David Smith: Cubes & Anarchy

I wanted to share my recent visit to the fabulous exhibit of David Smith sculptures at LACMA, the Los Angeles County Museum of Art. Smith is considered the pre-eminent American sculptor of the 20th century. In the early 1930′s, he made the first welded steel sculptures done in the United States. Trained as a painter, he always said that he was trying to paint in steel. Many of his earlier constructions, before he started using steel, show the iconography and forms of Picasso, Gorky, Kandinsky,etc, his influences from painting.

Me, with some of his classic welded steel pieces. There is such a painterly feeling, even in these geometric pieces. You can almost feel the artist layering forms on a two dimensional canvas.

My New friend Hylan Booker and I discussing the exhibition. Hylan will be blogging about it soon for LACMA. Among other things, we were talking about how Smith worked as a welder, assembling locomtives and tanks, during WWll.  Hylan sees Smith as the quintissential American artist emerging from that moment in time when we our at our zenith as a manufacturing and world power. His work in steel reflected the grandeur of our industrial power.Hylan sees Smith as the perfect embodiment of the “can do,” American spirit of the times. I completely agree.

David Smith was a in many ways a builder of bridges. He grew up as a painter drawn to organic, geometric forms that was part of the zeitgeist of the art world in the first third of the 20th century. He then translated those forms to sculpture, first in constructions, then to his ground breaking pieces of welded steel. His technique and aesthetic rode the tiger of America’s war time industrial surge, thrusting a new art form that mirrored, so closely, the culture of his time, on to the world stage. He was truly a man of his time and for his time.

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19 Comments on "David Smith: Cubes & Anarchy"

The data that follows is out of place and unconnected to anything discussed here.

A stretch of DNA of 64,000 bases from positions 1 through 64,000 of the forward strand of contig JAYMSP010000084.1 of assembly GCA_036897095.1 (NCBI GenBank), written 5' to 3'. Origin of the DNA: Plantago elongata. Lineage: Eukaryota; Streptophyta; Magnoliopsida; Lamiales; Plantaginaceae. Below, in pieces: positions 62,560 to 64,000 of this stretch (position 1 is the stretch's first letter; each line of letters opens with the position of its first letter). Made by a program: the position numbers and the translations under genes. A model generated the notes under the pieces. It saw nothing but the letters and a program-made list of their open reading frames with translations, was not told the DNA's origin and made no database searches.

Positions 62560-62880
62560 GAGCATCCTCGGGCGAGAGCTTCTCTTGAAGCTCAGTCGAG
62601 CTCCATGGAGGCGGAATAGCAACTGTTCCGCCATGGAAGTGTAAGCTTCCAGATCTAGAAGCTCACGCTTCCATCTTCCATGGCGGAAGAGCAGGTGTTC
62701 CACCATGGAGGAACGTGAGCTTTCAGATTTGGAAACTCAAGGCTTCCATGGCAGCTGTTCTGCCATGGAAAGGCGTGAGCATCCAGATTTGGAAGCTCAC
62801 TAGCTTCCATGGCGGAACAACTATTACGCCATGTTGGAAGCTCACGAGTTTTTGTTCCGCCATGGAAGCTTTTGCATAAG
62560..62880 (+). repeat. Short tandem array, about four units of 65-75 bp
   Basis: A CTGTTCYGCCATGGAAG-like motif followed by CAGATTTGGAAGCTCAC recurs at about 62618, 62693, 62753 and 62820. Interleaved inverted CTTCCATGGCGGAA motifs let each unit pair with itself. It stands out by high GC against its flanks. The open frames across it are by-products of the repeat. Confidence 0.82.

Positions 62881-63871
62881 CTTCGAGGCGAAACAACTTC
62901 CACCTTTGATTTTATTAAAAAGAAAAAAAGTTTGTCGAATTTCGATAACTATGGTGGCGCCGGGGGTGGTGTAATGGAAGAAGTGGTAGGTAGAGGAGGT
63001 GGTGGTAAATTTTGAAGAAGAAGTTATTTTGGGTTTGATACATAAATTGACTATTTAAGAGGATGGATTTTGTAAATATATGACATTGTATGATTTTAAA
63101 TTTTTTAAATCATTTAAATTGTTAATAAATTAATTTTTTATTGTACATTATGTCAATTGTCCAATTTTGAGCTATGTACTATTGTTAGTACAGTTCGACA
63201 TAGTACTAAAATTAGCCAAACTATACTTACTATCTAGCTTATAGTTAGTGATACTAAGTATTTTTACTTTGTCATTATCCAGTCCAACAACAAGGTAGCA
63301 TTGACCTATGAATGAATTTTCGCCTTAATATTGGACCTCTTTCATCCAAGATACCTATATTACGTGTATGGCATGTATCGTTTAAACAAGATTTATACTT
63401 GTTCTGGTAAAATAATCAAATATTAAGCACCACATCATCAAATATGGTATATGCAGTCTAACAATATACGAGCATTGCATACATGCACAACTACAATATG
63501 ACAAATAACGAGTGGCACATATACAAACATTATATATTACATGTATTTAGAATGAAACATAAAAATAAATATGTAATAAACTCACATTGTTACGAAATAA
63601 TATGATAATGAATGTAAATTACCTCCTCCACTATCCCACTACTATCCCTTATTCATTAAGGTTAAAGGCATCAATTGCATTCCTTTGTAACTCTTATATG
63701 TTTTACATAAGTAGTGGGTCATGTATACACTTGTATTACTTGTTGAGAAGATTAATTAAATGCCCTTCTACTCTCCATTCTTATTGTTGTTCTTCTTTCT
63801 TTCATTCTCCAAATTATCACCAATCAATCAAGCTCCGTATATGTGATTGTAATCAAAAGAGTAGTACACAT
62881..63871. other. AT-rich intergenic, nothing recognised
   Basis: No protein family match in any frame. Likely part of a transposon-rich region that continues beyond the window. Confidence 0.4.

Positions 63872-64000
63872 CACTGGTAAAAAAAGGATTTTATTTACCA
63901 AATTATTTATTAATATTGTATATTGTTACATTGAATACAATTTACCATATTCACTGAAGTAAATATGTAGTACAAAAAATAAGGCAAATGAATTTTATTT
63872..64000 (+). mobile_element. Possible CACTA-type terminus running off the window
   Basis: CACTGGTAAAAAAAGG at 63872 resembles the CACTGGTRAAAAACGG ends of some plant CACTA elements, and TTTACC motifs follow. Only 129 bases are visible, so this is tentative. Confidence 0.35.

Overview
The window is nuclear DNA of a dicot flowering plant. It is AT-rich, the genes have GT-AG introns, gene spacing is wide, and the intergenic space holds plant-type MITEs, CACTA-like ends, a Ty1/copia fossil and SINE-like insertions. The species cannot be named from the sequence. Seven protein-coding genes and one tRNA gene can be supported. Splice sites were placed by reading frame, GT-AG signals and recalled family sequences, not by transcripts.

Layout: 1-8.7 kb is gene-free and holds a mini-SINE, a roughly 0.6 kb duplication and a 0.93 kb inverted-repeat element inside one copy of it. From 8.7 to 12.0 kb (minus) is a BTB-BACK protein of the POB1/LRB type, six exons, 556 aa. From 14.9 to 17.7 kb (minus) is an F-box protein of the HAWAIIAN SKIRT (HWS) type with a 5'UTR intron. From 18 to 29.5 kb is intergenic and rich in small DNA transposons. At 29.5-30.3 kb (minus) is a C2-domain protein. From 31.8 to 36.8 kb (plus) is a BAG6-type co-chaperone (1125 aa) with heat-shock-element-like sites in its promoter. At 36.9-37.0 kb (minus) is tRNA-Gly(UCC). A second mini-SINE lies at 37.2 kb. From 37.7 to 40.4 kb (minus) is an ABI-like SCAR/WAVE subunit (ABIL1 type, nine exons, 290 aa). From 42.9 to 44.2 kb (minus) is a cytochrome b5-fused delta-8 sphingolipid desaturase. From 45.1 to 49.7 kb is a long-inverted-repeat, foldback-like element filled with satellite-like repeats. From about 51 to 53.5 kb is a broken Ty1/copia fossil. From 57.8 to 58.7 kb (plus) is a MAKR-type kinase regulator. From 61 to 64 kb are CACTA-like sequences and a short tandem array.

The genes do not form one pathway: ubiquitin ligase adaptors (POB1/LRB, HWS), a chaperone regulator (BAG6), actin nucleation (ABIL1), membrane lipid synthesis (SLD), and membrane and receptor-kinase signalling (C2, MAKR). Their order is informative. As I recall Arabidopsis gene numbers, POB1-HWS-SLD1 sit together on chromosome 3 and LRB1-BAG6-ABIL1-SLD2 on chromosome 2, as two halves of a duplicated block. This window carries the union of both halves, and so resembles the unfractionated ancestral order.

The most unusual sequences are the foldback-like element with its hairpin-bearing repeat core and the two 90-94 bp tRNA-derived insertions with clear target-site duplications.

1. each one is a graceful dance. these are beautiful

  2. David Leeds says:

    I agree. he’s a real maestro.

  3. Kathy says:

    A great overview of an overwhelming fantastic retrospective. Seeing so many of his sculptures, paintings, drawing, and sketchbooks together was amazing. Highly recommend to anyone who can see it and the building that houses it is perfect.

  4. I really enjoyed this blogpost on David Smith’s sculptures. I will definitely get over to LACMA to see them. They are amazing and I loved your commentary on them and their painterly qualities. Thanks for bringing this artist to our attention!

  5. David Leeds says:

    My pleasure, Sunday. Ditto your post on Ciao Domenica

  6. kevin rea says:

    A worthy benificiary and standard bearer of the vison of Mondrian and Brancusi giving rise to minimalism and it’s progeny. Words are inadequate, a national treasure, kudos to my hometown, however, I had the whole gallery to myself while people lined up to get into the Tim Burton (a fan) exhibit or que up to the new cafe and drown out Dwight Trible. We have a way to go.

  7. David Leeds says:

    That new gallery space it was in, is incredible, isn’t it!
    When I went, a random week day, there was one large group and about ten other individuals. I’d love to see a show of big abstract expressionist paintings in that space.

  8. Cynthia Cannady says:

    I want to go see this now. I particularly like the red one at the top of the images on the husk of meaning site. And I appreciate the background on Smith. His American-ness. But why “anarchy”. It seems so orderly to me, settling, composed.

  9. Ralf Jones says:

    That’s was amazing though, art welding, I am also a welder and I really admire David’s works. I would like to know about his other projects or how to complete things like this.

  10. Jason Moyer says:

    Looks absolutely amazing. Not sure when and where is David next exhibit. I would like to see it in person.

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Sculptor, painter, poet. Currently living in Los Angeles and Martha's Vineyard